Tracing the family tree
An effort to catalogue Toronto’s oldest, most majestic trees is a key step toward preserving the city’s canopy.
Toronto’s biggest and tallest trees are rare survivors, the last bastions of a former landscape. Engineering marvels, they cool our cities and clean our air. The oldest, most majestic ones overwhelm with their beauty. By these measures, these giants belong in a museum. Yet despite their ecological and historical significance, there is currently no overarching plan to protect — or even to catalogue —Toronto’s very large, old trees.
“Imagine if we treated historical artifacts the way we treat these trees,” says Eric Davies, an ecologist who is identifying and mapping significant native trees in Toronto’s ravines.
“In most of the city, we don’t know where they are, we don’t know how big they all are, or if they are healthy.”
“These trees are the oldest, largest living things in Toronto,” adds Davies, who is pursuing his PhD at the University of Toronto’s Faculty of Forestry.
“We should be protecting them with the same kind of passion that we give to great works of art.”
Without a baseline tally of the city’s big, old trees, there is no way to judge the full impact when one dies or is cut down.
As Davies points out, it’s hard to protect something when you don’t know how many you have in the first place.
In hopes of spurring a larger movement to find and map the city’s biggest, oldest trees, Davies has shared his data set of significant ravine trees with the Star.
He knows the 905 trees he has mapped so far — more than half of which measure almost one metre in diameter — are just a small sample of the big and old specimens among Toronto’s 10.2 million trees. Still, he says, his inventory is a necessary start.
Toronto has long touted itself as a treefilled city with its parklands, shady streets and vast network of forested ravines.
Current estimates suggest the urban forest canopy covers about 28 per cent of the city, and a 2017 study by the Massachusetts Institute of Technology, in collaboration with the World Economic Forum, ranked Toronto fifth in the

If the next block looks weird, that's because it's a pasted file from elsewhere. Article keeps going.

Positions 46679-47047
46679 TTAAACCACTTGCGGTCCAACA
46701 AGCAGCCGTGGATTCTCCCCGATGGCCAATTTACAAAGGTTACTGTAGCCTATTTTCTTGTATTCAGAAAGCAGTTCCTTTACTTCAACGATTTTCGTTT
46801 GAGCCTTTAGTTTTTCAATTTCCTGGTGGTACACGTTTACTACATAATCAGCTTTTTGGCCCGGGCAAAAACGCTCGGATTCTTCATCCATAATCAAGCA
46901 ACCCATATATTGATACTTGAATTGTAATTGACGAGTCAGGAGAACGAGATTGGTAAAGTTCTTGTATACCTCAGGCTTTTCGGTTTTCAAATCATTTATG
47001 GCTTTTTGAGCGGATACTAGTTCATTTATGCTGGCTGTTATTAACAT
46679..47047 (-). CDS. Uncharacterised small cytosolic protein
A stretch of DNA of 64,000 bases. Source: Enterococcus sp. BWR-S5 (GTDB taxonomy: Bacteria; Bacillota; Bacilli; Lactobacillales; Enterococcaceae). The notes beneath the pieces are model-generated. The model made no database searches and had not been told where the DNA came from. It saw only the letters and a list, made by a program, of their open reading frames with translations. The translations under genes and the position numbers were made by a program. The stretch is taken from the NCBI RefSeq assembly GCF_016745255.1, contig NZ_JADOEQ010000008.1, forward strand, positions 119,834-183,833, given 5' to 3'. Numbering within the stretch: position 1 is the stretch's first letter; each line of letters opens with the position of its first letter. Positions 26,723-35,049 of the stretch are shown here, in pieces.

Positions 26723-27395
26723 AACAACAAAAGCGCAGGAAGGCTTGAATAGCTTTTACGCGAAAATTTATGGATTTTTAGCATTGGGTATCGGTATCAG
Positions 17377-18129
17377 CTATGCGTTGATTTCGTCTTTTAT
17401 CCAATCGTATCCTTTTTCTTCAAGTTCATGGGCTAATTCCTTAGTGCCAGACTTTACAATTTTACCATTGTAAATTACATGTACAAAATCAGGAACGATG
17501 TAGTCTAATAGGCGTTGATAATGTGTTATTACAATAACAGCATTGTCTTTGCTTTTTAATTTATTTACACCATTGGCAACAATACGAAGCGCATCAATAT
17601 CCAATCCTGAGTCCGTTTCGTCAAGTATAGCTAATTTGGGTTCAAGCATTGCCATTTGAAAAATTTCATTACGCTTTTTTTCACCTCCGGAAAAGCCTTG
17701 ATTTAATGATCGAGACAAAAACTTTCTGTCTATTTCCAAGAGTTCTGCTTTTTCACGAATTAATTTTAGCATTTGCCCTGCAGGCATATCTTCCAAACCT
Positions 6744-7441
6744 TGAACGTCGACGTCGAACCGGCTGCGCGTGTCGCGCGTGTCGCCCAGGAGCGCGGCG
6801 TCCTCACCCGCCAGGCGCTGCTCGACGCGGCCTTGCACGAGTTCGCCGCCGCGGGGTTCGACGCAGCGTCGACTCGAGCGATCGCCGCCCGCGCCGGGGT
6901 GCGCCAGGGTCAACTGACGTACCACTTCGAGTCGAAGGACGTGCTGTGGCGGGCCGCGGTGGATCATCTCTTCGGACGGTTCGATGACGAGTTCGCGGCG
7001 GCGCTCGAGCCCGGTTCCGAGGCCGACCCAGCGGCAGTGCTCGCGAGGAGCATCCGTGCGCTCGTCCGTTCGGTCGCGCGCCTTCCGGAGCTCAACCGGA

world for its canopy cover — ahead of Los Angeles, New York, London and Paris.
Around the world, many cities are aiming for 40 per cent canopy cover to maximize the benefits of trees.
Toronto has also pledged to reach that ambitious goal and, according to city budget documents, aims to plant 120,000 a year on public property and in city-owned road allowances.
The city’s Strategic Forest Management Plan says that won’t be enough; some 300,000 trees need to be planted on private property every year to reach the canopy cover target.
While planting new trees is a critical component of Toronto’s tree strategy, tree advocates say more needs to be done to protect and care for the city’s biggest trees.
Not just for their beauty and ties to our past, but because the bigger the tree, the bigger the benefits — from cleaning and cooling the air to soaking up floodwaters and increasing property values.
According to the city’s own calculations, a tree with a trunk diameter greater than 75 centimetres (29 inches) can capture10 times more pollution and can store up to 90 times more carbon than a 15-centimetre tree.
Currently, just 14 per cent of Toronto’s trees, whether growing in backyards, parklands or neighbourhood streets, have trunk diameters larger than 30 centimetres (about a foot), and a much smaller percentage of this are exceptionally large trees. The average Toronto tree is roughly 16 centimetres in diameter.
Philip van Wassenaer, a consulting ar- borist at Mississauga’s Urban Forest Innovations Inc., says too many large trees are unnecessarily cut down or overly pruned because too few people have the knowledge or skills to properly care for them.
Combine that with the increasing pressures of urban development, disease, drought, storms and insects, and it’s no wonder, van Wassenaer says, that Toronto is losing more and more of its large, valuable trees.